After years of hearing how the cloud would revolutionize everything, our primary systems were still on physical servers. Real world testing had shown that the physical servers provided better performance for our applications and cost less over a three year period. We had our testing environment running on AWS and were disappointed with the performance.

That was fine, until season hit and we experienced a large surge in traffic that caused our site to be brought to its knees. Response times averaged 30 seconds and dollars were going down the drain. Unable to quickly determine the cause, we turned to a seemingly simple solution: build a small server farm in the Rackspace Cloud. I say simple because it really was simple - it took us less than 6 hours to build the farm. Our application was designed to scale to a farm on demand, but we had never needed to do so. We used the opensource Nginx web server in front of our IIS servers to load balance the traffic. This was an amazing solution that cost relatively little to implement. In addition, it was the first real use of the cloud we'd seen value in – we could scale up or down in real time. With this solution, our downtime was limited to six hours. That's six more hours too many, but looking back, I'm quite happy that it was not any more than that It took us several weeks to determine the real cause that brought the site down, but by that time, season was over.

We encountered two major issues implementing a server farm: The cloud load balancer offering cannot talk to your physical network (unlike cloud servers) and the time on the Next Generation Windows cloud servers can go haywire.

Cloud Load Balancer Alternatives

Our company utilizes both physical and cloud services from Rackspace. Through their RackConnect program, these two networks can communicate directly with each other. They handle the setup and make it happen seamlessly. Their cloud load balancing product also claims RackConnect support, but it cannot communicate with physical network. In addition, the lead time and cost of a hardware load balancer were extreme. Frustrated, we decided to take a stab at Nginx.

Nginx is an amazing opensource web server that can act as a reverse proxy / load balancer. The design is different than Apache or IIS; it's designed to be asynchronous whereas IIS and Apache are both process based. I'm oversimplifying the significance of this, but you can find plenty of articles on the subject. Each has its purpose depending on your needs. Nginx can detect failed nodes, cache backend responses, and even be configured to act differently based on the request path. The Rackspace Cloud allows you to power this box for pennies and gives you more flexibility than their standard load balancer. Tip: focus on the network card throughput more than the cpu / ram offering. Nginx is very light on resources, but network throughput was very important for us.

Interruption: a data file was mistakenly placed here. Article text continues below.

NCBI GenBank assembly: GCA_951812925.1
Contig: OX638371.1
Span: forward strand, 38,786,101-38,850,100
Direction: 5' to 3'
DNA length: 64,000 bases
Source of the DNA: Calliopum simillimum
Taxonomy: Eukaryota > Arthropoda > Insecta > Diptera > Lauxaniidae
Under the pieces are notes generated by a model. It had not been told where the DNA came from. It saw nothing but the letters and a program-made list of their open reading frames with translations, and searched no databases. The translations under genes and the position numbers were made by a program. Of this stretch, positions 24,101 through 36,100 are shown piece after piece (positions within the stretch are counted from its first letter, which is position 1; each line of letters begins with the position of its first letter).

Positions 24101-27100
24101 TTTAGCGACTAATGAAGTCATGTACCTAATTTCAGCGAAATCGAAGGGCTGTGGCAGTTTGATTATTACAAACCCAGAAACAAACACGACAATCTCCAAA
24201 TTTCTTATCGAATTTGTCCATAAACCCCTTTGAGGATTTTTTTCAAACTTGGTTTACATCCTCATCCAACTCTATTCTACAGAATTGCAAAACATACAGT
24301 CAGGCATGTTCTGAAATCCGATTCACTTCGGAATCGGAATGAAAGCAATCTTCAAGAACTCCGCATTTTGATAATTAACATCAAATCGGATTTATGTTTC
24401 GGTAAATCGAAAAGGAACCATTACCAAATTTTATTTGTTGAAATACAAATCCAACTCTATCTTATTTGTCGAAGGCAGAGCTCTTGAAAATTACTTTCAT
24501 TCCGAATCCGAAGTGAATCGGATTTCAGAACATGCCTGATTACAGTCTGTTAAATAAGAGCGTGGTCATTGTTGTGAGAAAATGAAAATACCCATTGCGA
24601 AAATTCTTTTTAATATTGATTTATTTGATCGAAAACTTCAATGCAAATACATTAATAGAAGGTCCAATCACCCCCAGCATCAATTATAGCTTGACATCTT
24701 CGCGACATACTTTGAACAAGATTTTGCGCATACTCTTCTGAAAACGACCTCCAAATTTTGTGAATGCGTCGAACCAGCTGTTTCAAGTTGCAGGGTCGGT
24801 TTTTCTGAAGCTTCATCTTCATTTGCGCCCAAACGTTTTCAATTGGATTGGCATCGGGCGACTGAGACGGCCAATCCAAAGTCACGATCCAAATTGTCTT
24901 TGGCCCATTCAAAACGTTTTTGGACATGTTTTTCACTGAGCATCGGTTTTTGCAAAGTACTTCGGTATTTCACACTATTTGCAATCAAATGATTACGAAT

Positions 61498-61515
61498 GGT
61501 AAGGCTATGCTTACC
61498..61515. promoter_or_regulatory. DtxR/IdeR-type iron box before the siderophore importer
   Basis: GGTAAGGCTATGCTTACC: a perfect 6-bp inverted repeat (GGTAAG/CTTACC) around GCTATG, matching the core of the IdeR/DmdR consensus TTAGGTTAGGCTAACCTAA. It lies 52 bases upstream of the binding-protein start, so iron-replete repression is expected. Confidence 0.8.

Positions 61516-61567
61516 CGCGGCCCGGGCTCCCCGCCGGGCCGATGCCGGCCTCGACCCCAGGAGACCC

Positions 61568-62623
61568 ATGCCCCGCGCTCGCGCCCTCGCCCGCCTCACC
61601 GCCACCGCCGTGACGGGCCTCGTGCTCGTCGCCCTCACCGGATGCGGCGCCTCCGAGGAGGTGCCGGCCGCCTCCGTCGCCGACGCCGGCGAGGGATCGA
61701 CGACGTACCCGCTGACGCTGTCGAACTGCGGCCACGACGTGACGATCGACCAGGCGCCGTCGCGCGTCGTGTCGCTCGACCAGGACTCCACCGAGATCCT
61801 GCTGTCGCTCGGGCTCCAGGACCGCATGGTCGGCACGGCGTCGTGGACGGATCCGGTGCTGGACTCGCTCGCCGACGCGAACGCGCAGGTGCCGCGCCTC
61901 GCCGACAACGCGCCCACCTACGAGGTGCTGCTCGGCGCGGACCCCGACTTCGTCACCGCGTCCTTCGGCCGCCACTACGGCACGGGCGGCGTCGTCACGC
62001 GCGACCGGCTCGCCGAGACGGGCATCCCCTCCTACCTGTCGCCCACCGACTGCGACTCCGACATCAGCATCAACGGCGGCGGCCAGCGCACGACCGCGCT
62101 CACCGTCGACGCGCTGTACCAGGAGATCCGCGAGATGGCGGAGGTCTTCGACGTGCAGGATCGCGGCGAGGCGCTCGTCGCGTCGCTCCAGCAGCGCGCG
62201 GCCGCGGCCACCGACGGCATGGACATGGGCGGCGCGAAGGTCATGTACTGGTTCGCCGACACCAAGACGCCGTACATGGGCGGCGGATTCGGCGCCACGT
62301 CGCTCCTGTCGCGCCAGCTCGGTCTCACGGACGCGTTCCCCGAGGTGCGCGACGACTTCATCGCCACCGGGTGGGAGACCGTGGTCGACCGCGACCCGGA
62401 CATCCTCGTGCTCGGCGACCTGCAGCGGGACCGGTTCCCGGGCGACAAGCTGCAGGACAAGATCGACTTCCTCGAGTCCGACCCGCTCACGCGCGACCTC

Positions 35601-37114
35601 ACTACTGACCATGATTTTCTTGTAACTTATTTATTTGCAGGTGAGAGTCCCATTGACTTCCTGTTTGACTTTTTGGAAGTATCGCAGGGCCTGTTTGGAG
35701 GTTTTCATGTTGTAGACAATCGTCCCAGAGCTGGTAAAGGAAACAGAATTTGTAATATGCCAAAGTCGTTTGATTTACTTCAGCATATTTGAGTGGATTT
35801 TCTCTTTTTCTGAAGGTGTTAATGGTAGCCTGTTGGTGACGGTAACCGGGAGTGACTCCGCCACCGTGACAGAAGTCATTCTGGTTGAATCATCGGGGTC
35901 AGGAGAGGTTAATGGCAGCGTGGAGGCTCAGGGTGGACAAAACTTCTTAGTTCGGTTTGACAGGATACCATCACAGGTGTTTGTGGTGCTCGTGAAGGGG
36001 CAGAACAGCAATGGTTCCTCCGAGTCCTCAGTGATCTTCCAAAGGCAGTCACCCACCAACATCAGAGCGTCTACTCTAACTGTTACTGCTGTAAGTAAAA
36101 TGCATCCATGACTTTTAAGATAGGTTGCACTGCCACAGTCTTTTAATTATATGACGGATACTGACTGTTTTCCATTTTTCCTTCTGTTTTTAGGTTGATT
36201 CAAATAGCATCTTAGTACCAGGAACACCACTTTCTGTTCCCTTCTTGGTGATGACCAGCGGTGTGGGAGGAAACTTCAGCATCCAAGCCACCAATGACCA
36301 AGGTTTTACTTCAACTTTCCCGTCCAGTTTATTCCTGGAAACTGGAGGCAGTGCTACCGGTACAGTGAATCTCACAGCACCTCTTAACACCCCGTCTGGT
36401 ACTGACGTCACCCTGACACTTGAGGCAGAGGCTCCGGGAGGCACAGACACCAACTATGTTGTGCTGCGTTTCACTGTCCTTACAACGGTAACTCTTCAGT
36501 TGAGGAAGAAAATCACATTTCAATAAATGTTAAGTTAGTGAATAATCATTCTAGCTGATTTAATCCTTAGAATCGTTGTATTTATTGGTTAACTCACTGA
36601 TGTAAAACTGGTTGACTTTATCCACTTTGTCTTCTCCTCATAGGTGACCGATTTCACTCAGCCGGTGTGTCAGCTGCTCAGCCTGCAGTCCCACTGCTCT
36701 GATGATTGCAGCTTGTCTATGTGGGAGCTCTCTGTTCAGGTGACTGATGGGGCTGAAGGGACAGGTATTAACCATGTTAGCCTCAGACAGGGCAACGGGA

The Clock is Wrong?

It took weeks for this issue to crop up, but one day two of our servers died without reason. The boxes came back up without any issue, but the clock was off by 12 hours. We could not find any reason for this to happen other than the hardware clock getting reset. The solution was to call “w32tm /resync” on boot and every day afterwards. This forces the server to synchronize the clock with the configured time server immediately. For some odd reason, the boxes do not come configured to use Rackspace's internal NTP servers, but you can configure them to do so. I'm not sure why Rackspace doesn't address this internally since time affects many services – in our case, authentication for WCF services.

I hope these tips help anyone who is starting their organization off with Rackspace cloud. Compared to AWS, the interface is much simpler to use. We also found the cpu cycle to be more generous with Rackspace's offerings. It's not scientific and your mileage may vary. Unfortunately, right now there are two interfaces and getting to the correct one is like navigating a maze. There are other issues such as the interface telling you to connect to your windows box via ssh. Hopefully the team will clean it up soon.

Overall, Rackspace has a solid cloud offering. I would recommend them to anyone. If you select their managed service option, you will be suprised!

@ @ Great feedback. We just changed this behavior to have more specific Windows help. http://t.co/Zr2QQISg
@brianhartsock
Brian Hartsock

Update - 02/19/2013

As usual, within minute of publishing this story, Rackspace responded. I'm sure they will polish it quickly!

@ Thanks for writing this up. This is great feedback that we will escalate internally. We'll get back to you soon. cc: @
@Rackspace
Rackspace